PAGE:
“No chance at all” industrial action will bring about further pension negotiations
Authors: Helen Jaques
Publication date: 14 Jun 2012
There is “no chance at all” that the industrial action planned this month will result in reopening of negotiations on reform of the NHS pension scheme the secretary of state for health Andrew Lansley has warned the BMA.
In a letter to the BMA, he says that the Heads of Agreement negotiated in December last year represents the best offer available for individuals in the NHS pension scheme.
The BMA has said that it still hopes the government will agree to “meaningful negotiations to find a fairer way forward.”
“We have always made it clear that we are taking industrial action reluctantly and would far prefer not to take it at all,” said Hamish Meldrum, chairman of BMA council.
On 21 June doctors will take industrial action for the first time in almost 40 years to oppose changes to the NHS pension scheme. On the day of action doctors will cancel all routine appointments and provide only urgent and emergency care.
The BMA has emphasised that patient safety will be paramount during the industrial action. “We are working closely with NHS managers to plan the day of action and to ensure any postponed appointments or operations are rearranged so that patients are given as much notice as possible,” said Meldrum. “A doctor’s first duty is always to his or her patients, and their safety is our top priority.”
However Lansley has warned that the industrial action will inconvenience patients “at best” and “at worst” cause harm. Up to 30 000 operations may have to be cancelled, 58 000 diagnostic tests postponed, and 200 000 outpatient appointments rescheduled, he says. “The adverse impact on patients of postponing and rescheduling these procedures will echo through the NHS long after the strike you are proposing,” he writes.
Although the NHS constitution enshrines the right for healthcare staff to have union representation, he says, it also includes rights for patients with respect to when they should receive care; for example, patients who have their operations cancelled for non-clinical reasons should be offered another binding date within 28 days. “Just as you are exercising your rights under the NHS Constitution, you have a responsibility to ensure that you do not contravene the rights that patients have,” he writes.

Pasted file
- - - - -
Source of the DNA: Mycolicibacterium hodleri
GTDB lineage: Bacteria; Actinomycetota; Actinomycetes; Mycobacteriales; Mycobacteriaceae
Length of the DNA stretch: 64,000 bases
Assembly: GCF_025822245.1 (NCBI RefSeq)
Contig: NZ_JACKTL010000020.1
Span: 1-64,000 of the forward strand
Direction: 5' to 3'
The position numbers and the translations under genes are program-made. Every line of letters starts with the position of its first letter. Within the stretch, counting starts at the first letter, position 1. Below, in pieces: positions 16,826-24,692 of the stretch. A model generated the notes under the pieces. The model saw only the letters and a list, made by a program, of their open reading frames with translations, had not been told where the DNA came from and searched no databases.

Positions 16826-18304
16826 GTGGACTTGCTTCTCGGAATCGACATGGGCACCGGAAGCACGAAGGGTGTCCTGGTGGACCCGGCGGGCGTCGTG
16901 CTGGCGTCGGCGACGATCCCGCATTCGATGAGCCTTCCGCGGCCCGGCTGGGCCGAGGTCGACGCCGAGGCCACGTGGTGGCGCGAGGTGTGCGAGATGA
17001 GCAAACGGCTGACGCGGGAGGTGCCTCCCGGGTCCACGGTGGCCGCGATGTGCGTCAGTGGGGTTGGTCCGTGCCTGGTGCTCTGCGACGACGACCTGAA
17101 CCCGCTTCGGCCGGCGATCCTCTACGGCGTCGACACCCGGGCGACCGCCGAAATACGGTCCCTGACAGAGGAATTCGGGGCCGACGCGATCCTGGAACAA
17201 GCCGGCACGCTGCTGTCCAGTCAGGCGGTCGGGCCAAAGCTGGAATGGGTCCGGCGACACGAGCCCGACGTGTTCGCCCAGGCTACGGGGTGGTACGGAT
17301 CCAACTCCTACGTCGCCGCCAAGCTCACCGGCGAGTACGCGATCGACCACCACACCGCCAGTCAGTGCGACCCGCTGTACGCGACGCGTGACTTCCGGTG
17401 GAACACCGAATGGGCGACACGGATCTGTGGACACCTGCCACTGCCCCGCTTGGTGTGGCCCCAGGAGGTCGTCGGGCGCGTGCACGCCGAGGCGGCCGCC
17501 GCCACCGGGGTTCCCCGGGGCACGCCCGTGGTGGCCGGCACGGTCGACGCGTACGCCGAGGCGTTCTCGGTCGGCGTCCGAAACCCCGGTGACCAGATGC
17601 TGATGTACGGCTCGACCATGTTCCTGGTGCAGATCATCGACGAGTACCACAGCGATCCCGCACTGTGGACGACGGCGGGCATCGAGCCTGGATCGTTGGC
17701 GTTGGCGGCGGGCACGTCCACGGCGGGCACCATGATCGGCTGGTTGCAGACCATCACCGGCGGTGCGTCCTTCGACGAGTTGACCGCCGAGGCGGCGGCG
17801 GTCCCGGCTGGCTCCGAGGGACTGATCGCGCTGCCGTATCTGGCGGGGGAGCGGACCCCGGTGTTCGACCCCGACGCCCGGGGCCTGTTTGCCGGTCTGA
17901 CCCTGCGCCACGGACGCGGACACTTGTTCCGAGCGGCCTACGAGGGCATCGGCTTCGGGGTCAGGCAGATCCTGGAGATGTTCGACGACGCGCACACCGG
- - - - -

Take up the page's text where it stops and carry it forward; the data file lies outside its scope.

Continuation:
The BMA is in dispute with the government over reforms to the NHS pension scheme that will see the scheme move from a final salary scheme to a career average approach, increase the amount members will need to pay in contributions, and increase the retirement age in line with the state pension age.
The BMA argues that the NHS pension scheme underwent major reforms in 2008 that involved an increase in contributions, the introduction of tiered contributions to protect lower paid workers, an increase in pension age for new entrants, and staff taking on responsibility for any further increases needed to cover increases in costs, such as those created by people living longer. Only four years later the government has “torn up this agreement,” and doctors feel a sense of “betrayal” at being asked to accept further changes, Meldrum has said.
In addition the NHS pension scheme provides a surplus of £2bn to the treasury every year, so is not a drain on taxpayers, the union says.
However, Lansley has accused the BMA of misleading its members about some of the arguments over reform of the NHS pension scheme. He points out in his letter that even after the reforms doctors will receive pensions that are more than twice the annual average wage, with doctors who join the NHS pension scheme in three years’ time likely to receive a pension of £60 000 a year if they retire at 68.
Furthermore the fact that the NHS pension scheme currently collects more in contributions than it pays out in pensions does not make it sustainable, Lansley has said. The current gap between contributions made and benefits paid out is set to disappear by 2016 as NHS workforce growth reaches a plateau and a generation of members reach retirement, the Department of Health has said.
Helen Jaques news reporter